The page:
Clifton Laboratories 7236 Clifton Road  Clifton VA 20124 tel: (703) 830 0368 fax: (703) 830 0711



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20 December 2009

As promised, a few photographs of the snowstorm of 18-19 December 2009.

Snow depth in back yard before the storm ended. Another 2 to 3 inches fell after I took this photo. Total depth in the back yard was between 21 and 22 inches.
Font yard snow depth. This is from a sheltered area with less snow than I measured in the back yard. This photo is from this morning, after the storm ended. For my non-US readers, I've included a centimeter reading as well.

The path I shoveled to reach the mailbox.

Looking down the path in the opposite direction, towards Clifton Road.

Even the bird feeder has snow on the roof. The large pile of snow at the left side of the photo has accumulated on top of the "anti-squirrel baffle." I use quotes because the squirrels have learned alternative way of accessing the feeder. Some athletic squirrels will climb up a nearby tree and launch themselves horizontally several feet onto the feeder. One bird is on the ground looking for seed knocked out of the feeder by other birds.

Back yard  view. The two vertical antennas are Z1501C active antennas under test.
19 December 2009

The Weather Bureau predicted the Washington DC area would receive 20 inches of snow this weekend, and their prediction is accurate. I measured 18 inches in the back yard this afternoon, and several more inches fell after the measurement. Needless to say, Clifton Road has been quiet today. The Virginia Department of Transportation snow plows have been out all day, but most people around this semi-rural section of Fairfax County have long driveways. Although ours is only 90 feet long, one of our neighbors has a 700 ft driveway.

I'll work on the driveway tomorrow and Monday and hope to get enough snow out of the way that I can put the truck into 4 wheel drive and at least make it onto Clifton Road.

I'll have a few photos tomorrow.


19 December 2009

This summer when I worked on designing the Z1501C Active Antenna mounting bracket, I bought a few different types of U-bolt assemblies for evaluation. I settled on a "universal" design from Winegard that works with masts from 1 inch to 2 inches diameter (25 to 50mm). One set of U-bolts I bought but never opened  the package on were from Channel Master, packaged in the card shown below.

Channel Master U-bolt package. These are relatively small U-bolts, suitable for a mast of 1.25 inches or less.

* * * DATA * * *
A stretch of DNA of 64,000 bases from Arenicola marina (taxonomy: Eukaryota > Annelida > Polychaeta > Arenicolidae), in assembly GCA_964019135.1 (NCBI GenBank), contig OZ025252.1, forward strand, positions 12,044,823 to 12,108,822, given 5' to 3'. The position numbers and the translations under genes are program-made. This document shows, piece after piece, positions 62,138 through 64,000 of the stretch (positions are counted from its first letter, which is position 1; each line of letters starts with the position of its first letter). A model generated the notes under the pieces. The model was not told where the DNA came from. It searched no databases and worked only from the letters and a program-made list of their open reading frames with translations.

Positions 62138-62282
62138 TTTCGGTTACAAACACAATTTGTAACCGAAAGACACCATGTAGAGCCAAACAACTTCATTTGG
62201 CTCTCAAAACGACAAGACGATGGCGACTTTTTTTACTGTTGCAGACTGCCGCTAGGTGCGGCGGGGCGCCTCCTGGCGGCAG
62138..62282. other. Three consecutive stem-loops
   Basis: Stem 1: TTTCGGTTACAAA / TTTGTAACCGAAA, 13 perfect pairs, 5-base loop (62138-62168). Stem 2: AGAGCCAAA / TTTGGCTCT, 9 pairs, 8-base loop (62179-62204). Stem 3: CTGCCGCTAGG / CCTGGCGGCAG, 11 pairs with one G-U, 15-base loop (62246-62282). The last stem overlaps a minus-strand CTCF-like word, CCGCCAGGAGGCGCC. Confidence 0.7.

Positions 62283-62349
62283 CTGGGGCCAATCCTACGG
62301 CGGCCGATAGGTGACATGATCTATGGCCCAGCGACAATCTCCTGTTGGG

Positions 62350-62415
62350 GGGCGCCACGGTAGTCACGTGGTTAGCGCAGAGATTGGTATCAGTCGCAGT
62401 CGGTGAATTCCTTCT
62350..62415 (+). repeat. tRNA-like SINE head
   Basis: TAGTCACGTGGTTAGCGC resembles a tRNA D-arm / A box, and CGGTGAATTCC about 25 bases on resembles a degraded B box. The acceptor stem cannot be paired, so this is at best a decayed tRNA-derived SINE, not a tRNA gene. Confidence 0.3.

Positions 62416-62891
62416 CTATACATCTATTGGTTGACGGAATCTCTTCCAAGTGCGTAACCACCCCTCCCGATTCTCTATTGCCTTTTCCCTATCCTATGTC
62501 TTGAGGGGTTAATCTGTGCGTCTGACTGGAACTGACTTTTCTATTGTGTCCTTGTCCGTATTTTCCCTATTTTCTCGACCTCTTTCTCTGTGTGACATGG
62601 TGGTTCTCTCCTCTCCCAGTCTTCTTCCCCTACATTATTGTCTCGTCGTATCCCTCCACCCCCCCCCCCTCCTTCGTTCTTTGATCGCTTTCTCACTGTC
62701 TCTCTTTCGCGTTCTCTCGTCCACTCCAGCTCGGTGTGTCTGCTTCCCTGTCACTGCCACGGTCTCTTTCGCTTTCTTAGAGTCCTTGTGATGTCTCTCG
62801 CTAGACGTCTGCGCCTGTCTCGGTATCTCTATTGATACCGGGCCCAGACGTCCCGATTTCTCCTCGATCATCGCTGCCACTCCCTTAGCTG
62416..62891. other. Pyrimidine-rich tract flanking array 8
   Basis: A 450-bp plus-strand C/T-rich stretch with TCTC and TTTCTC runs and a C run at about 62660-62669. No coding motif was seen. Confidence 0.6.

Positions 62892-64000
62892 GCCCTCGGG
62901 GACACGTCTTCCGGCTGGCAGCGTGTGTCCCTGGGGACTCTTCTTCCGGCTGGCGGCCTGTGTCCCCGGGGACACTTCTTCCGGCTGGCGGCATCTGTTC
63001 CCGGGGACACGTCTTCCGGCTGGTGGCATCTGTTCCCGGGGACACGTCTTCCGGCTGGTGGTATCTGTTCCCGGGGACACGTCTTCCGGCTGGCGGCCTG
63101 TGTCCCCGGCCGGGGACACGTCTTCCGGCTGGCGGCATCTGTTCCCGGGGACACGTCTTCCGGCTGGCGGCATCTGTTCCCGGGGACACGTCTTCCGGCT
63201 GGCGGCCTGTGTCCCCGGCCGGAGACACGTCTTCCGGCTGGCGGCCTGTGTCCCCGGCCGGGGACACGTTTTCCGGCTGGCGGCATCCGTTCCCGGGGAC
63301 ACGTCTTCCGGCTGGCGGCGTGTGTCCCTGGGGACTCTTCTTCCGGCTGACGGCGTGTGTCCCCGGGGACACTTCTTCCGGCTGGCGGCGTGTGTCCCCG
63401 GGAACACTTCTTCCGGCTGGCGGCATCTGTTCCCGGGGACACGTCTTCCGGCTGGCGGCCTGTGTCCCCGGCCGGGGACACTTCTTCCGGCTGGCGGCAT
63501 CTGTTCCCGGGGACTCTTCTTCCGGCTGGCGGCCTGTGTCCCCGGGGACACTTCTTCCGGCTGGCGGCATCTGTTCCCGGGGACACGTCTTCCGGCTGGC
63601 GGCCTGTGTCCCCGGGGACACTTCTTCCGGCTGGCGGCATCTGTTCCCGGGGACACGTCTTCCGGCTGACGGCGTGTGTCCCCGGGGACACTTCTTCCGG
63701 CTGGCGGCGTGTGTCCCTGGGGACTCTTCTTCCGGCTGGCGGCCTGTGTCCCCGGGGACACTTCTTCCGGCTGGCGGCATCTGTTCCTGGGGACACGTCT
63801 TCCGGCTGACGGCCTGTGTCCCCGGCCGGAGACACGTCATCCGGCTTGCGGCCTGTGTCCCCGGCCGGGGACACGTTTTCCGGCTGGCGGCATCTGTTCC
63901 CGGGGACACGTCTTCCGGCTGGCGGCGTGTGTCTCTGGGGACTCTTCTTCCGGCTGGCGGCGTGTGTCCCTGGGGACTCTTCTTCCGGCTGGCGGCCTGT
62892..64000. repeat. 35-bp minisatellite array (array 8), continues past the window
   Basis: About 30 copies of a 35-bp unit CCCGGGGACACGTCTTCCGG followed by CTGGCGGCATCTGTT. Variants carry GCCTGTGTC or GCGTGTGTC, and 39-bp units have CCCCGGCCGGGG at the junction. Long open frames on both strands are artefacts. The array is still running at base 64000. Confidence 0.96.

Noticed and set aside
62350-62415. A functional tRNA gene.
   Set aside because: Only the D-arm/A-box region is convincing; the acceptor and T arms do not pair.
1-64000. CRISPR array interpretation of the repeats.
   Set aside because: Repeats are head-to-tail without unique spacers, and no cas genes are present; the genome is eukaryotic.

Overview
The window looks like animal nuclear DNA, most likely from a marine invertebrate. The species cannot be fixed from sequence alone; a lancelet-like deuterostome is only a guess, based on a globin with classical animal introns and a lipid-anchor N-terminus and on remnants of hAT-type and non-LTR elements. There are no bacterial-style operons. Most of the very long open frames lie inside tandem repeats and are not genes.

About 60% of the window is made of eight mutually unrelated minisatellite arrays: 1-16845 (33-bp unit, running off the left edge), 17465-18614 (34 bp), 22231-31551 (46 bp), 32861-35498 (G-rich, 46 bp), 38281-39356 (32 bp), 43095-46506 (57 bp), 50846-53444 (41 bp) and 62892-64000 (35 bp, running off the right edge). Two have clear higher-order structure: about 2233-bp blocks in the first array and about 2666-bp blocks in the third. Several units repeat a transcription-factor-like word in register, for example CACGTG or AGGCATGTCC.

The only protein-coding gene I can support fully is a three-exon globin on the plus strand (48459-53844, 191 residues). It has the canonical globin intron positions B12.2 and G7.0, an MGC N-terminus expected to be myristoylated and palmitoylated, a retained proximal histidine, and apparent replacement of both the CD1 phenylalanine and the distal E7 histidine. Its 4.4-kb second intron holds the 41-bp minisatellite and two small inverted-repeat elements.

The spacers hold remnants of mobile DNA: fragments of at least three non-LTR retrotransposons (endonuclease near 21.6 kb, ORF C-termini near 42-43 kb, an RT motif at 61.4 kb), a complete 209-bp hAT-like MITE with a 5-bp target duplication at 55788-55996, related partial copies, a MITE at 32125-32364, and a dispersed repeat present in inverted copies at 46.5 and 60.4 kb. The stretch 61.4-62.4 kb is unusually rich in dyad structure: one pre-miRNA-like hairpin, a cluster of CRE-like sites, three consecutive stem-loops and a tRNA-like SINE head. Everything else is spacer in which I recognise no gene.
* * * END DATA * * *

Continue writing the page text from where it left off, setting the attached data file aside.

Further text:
I needed several small U-bolts today, and I thought of the Channel Master sets I had on the shelf. The first thing I noted is that the U-bolts have two "kinks" as can be seen in the photo below. The first is at the center, and an even more abrupt kink can be seen at the right. I do not believe either is intentional, but rather represents poor manufacturing.

All four of the U-bolts I had look the same, so it's not the case that a bad one slipped by quality control.

Note the "kink" at the center and the right side.

The kinks are more or less cosmetic blemishes, in that the U-bolt will still function. It may not conform to the diameter of the mast quite as well, but there still will be adequate clamping force.

The next problem I found is not so minor, however. The photo below shows the problem�the holes in the saddle are too close together for the U-bolt to fit. The left leg is at the outside edge of one hole and the right leg shows the hole is about one half the leg diameter too small. Looking at the clamp width, properly sized holes would not leave sufficient material on the ends.

Note the holes are not sufficiently spaced to fit the U-bolts.

It's possible to squeeze the bolts into the  clamp holes, but then  the U-bolt legs are no longer parallel and won't fit properly into holes that might be drilled in a mounting plate. The photo below shows the magnitude of the problem. At the saddle clamp, the legs are about 1.75 inches center-to-center, but at the end  the center-to-center spacing is only 1.55 inches or so. This is unacceptable for anything other than an emergency where you have to have something clamped and all the hardware stores are shut down.

It's possible, after thinking about it more, that the kinks are not a byproduct of poor quality control, but were intentionally added as an attempt to make a badly designed (or mis-manufactured) saddle clamp work with these U-bolts.

Regardless of the reason, these Channel Master U-bolts are next to worthless with the provided saddle clamps.


18 December 2009

I've expanded my Toroid and Solenoid External Field page to provide data on toroid Q versus spacing from a typical shield, with both conducting and non-conducting hardware.


16 December 2009

I think all the parts required for the Z1501C Active Antenna and the associated Z1203A DC Power Coupler are either in boxes in my basement shop or on order.

Before officially releasing the Active Antenna kit, I plan to have a couple of test builds completed to verify the documentation. I've also tinkered a bit with a couple of component values and the hardware.

The image below show the AM medium wave broadcast band signal level with two antennas:

  • Green trace is an 80 meter band inverted vee antenna with the apex approximately 80 feet above ground and the ends about 40 feet above ground.
  • Yellow trace is the Z1501C Active Antenna on a 10 ft support mast.

Considering the inverted  vee is a fairly good antenna, the Z1501C gives a quite decent account of itself.

The image below shows the active antenna's clear superiority over the inverted vee below 500 KHz. This sweep is with the active antenna on a shorter mast, approximately 4 feet above ground.



09 December 2009

As promised, in-focus photos of the active antenna are posted below. I borrowed my wife's Nikon D80 digital SLR camera for these shots and it certainly represents a quantum leap from the old Nikon Coolpix 950 I use to document my kit manuals. The Coolpix 950 has one major advantage over the D80 however, as it will focus in macro mode down to a few inches.